Moreover, for almost a generation prior to the advent of the internet as we
know it, that media network had been moving further and further to the right,
while simultaneously rejecting traditional standards of
journalism.153 As Benkler writes, “[t]he American online public sphere is a shambles because it was grafted onto a television and radio public sphere that was already deeply broken.”154 Benkler sees the crux of the problem not in Facebook, Twitter, or the internet more generally, but rather in a frayed “institutional and political-cultural fabric” that is both the cause and effect of the radicalization of the Republican Party.155 If he is right, then we will not prevent the future corruption of terms that critique power—like “canceling” and “Critical Race Theory”—by tweaking Twitter’s algorithm or attaching a label to Facebook posts that are factually untrue. Instead, we will protect the integrity of concepts, ideas, and bodies of scholarship that challenge the status quo by unchaining the Republican Party from a right-wing media network that is committed not to truth in journalism, but rather to the loyalty of its viewers.156 As Benkler writes, “[I]f the fundamental problem has deep political roots and takes a political shape, it is hard to imagine that it will be solved by technocratic rather than political and cultural means.”157 If Benkler is correct, then changes to online governance will not save us. Only changes to our political culture and political systems will be our salvation.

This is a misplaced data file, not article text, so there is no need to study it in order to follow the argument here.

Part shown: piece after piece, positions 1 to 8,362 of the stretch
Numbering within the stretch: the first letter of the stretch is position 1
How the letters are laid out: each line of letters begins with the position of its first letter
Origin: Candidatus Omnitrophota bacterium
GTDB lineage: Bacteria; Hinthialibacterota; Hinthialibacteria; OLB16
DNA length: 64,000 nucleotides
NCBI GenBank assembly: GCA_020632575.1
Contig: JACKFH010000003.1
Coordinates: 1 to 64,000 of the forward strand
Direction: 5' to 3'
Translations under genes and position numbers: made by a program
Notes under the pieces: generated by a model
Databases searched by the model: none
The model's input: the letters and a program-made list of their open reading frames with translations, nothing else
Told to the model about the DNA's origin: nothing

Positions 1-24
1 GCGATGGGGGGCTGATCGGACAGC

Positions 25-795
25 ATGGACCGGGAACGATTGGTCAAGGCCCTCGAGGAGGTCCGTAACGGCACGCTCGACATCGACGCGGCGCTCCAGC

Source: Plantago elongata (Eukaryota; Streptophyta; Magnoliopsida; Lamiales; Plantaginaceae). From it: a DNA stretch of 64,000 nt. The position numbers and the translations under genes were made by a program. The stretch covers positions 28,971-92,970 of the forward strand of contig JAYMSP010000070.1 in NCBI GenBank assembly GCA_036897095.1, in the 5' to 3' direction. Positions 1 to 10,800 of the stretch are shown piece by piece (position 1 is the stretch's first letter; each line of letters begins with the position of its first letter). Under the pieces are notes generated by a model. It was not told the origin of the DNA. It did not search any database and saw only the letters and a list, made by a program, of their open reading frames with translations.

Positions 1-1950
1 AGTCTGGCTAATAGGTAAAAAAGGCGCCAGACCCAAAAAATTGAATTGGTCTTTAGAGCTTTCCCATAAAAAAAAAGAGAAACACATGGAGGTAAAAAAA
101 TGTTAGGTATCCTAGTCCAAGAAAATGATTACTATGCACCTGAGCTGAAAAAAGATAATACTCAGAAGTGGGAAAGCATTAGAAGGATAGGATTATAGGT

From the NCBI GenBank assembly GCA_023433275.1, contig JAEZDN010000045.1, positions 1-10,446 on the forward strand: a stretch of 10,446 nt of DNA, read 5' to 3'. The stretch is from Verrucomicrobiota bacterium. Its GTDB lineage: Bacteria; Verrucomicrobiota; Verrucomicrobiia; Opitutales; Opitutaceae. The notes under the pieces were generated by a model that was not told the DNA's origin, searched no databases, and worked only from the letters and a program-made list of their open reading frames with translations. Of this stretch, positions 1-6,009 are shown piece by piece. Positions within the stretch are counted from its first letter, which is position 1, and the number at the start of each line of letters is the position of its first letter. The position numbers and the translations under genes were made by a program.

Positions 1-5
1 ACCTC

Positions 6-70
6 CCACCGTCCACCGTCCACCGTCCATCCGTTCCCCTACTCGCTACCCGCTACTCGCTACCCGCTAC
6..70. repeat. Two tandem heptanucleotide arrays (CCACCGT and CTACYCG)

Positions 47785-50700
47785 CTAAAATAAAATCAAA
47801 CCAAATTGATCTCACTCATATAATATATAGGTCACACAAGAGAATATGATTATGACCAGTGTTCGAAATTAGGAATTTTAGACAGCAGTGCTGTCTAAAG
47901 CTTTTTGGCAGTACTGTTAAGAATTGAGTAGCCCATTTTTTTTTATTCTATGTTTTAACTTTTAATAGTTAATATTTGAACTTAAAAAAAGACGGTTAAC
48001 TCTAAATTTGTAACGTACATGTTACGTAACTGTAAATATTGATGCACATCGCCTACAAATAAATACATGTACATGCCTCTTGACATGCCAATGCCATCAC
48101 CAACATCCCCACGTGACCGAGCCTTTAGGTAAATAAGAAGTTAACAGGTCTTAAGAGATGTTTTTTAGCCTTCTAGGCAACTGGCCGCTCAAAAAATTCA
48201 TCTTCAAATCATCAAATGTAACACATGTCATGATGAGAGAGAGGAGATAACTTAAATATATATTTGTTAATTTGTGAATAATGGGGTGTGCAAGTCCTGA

said, I insist upon asking an even bigger question than the one Benkler poses: what makes the hyperbole and outright lies
offered in the right-wing media ecosystem make sense to tens of millions of
people? We might heed Benkler’s insight and observe
the gradual movement of the Republican Party to the far right over the course
of decades.158 But how has the Republican
Party taken tens of millions of people along with it as it moved so far to the
right? Why did the Republican Party not leave these presumably reasonable
people behind as its claims became more and more untethered from reality? The
search for the answer might lead us to look beyond the right-wing media
ecosystem. We might look to income
inequality that exceeds anything that we have seen in at least the past fifty
years,159 the economic precarity that the intersection of neoliberalism with late
capitalism has brought,160 an electoral system that permits profoundly undemocratic results,161 the intentional disenfranchisement of significant portions of the
electorate,162 the alignment of political identities with social